Controlling plastic pollution has become a challenge in a country where previously, garbage was usually of an organic nature and decomposed on its own and things that could be reused were put aside. There is a "waste nothing" attitude that still prevails, but is at odds with the "modern" attitude of excessive consumerism — and the scads of discarded plastic in the city and rural areas are plaintive evidence of a lack of awareness and infrastructure to manage it.
However, in districts such as Nilgiris, in the southern state of Tamil Nadu, anti-plastic initiatives to raise awareness among the locals and tourists have made some progress. For instance, a five-year-long ban on plastics in the district asked that shopkeepers and customers avoid using plastic bags, in addition to providing future provisions for alternatives. But there remains a long way to go to transform the indifference of people.Plastic garbage continues to be deposited in Ooty Lake through the Kodappamund Channel and in places such as Kotagiri, another popular tourist destination, plastic bags were still offered.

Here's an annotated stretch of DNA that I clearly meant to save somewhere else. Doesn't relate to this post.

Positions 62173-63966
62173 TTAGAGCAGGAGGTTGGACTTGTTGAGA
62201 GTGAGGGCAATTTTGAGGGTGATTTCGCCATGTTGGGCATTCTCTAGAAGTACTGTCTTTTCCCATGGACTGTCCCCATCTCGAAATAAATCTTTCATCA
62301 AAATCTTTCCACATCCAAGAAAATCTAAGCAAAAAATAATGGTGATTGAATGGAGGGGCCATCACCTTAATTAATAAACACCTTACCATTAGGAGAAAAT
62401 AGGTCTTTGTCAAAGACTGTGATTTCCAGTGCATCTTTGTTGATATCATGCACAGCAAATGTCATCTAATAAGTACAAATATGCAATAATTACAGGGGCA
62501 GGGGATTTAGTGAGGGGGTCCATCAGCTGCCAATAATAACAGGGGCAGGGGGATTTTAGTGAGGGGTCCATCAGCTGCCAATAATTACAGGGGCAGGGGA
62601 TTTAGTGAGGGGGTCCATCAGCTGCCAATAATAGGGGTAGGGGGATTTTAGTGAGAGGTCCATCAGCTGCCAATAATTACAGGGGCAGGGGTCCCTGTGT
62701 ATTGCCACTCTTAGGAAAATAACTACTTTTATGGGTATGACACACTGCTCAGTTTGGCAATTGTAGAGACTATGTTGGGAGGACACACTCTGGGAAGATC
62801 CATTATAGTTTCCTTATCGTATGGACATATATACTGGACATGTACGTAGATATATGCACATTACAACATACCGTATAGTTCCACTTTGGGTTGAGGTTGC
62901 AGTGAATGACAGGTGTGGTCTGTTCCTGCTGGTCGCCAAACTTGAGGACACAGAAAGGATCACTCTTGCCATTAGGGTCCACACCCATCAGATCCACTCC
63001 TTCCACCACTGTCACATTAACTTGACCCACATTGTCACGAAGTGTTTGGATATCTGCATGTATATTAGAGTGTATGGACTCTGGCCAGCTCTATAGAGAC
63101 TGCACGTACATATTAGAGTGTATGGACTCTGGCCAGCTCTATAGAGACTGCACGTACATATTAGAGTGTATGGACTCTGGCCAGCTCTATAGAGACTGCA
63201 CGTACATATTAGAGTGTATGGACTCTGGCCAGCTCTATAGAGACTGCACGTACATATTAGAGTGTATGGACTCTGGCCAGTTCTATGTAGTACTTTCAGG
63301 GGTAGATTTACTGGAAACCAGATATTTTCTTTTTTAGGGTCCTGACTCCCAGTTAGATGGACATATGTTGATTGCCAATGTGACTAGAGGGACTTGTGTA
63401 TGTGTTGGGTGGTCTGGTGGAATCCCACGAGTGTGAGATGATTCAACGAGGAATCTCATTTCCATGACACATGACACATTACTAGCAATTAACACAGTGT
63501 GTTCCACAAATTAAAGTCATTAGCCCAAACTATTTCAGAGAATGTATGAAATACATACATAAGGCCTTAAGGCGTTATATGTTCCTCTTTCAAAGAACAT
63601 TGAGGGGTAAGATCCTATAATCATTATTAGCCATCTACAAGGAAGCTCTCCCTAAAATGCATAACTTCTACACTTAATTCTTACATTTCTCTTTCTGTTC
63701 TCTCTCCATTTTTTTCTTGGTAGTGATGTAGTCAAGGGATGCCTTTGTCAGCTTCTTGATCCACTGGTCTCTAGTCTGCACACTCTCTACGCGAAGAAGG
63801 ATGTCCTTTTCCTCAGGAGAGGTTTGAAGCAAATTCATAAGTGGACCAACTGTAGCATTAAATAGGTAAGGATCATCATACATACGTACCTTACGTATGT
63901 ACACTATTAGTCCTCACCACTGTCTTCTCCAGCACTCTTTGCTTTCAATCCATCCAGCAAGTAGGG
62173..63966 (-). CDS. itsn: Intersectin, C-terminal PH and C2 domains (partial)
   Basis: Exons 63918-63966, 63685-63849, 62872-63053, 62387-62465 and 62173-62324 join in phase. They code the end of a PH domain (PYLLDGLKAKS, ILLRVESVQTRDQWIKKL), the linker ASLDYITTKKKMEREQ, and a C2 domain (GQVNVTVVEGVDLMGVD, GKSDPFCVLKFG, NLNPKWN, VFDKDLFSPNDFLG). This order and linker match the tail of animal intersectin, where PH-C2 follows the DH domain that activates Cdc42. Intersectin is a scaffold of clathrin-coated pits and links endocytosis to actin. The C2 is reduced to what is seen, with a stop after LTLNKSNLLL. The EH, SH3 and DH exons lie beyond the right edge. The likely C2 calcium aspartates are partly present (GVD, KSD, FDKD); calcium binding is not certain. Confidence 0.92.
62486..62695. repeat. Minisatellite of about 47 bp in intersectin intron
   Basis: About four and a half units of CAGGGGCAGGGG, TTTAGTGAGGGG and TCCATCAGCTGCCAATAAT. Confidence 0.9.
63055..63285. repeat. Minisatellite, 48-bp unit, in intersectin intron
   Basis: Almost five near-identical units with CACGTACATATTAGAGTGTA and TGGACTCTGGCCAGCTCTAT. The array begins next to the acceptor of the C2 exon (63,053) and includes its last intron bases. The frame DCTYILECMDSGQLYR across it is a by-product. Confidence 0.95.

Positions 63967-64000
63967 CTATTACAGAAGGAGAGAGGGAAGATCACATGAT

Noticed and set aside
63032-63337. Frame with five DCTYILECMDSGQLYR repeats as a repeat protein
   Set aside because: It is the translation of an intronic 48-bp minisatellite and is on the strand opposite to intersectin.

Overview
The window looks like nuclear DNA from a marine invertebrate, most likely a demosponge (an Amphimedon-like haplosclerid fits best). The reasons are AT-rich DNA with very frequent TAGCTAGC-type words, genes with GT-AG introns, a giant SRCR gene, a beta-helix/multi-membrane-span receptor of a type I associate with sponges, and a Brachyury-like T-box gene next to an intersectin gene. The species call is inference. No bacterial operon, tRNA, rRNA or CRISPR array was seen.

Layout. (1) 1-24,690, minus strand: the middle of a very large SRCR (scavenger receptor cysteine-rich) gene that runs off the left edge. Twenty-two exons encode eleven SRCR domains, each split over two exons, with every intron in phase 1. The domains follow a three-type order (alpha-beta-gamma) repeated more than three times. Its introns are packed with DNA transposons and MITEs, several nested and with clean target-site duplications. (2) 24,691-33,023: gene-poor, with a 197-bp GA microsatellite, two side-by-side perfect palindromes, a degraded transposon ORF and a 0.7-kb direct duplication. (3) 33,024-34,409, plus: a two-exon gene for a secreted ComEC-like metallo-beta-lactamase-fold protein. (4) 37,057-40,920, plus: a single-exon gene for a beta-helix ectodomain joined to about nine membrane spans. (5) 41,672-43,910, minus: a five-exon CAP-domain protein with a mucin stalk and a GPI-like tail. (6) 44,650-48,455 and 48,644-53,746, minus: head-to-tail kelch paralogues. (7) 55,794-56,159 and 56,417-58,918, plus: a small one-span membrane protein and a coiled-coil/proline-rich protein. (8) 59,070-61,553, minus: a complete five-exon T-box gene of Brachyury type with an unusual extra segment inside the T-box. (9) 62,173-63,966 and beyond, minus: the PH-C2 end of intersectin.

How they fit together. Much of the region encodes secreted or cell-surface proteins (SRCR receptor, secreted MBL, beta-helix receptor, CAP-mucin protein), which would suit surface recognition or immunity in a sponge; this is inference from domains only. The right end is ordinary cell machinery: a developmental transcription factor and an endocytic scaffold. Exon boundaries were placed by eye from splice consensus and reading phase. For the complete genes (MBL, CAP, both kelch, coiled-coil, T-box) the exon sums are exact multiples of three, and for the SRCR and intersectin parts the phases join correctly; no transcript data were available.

Nilgiris Collector Santosh K. Misra expressed that the anti-plastic campaign should be more strictly enforced further developed so that the district could become a model for other districts. Many locals here feel that it is necessary to look forward to another rigourous five years of the anti-plastic drive in order to see a more proactive outlook locally towards plastic pollution.
Other towns in India have adopted similar measures, distributing jute bags, while also generating employment in the effort to go completely plastic-free.
But worldwide, the statistics of plastic use indicate that perhaps it's time for some change in attitudes elsewhere as well: typical annual plastic use per person in India is 2 kg (4.4 lbs); in Europe it's 60 kg (132 lbs) and in the US it's an astonishing 80 kg (176 lbs).
That's definitely some food for thought: where do you think your plastic goes when you throw it out?
See also:: ::Reusable Bags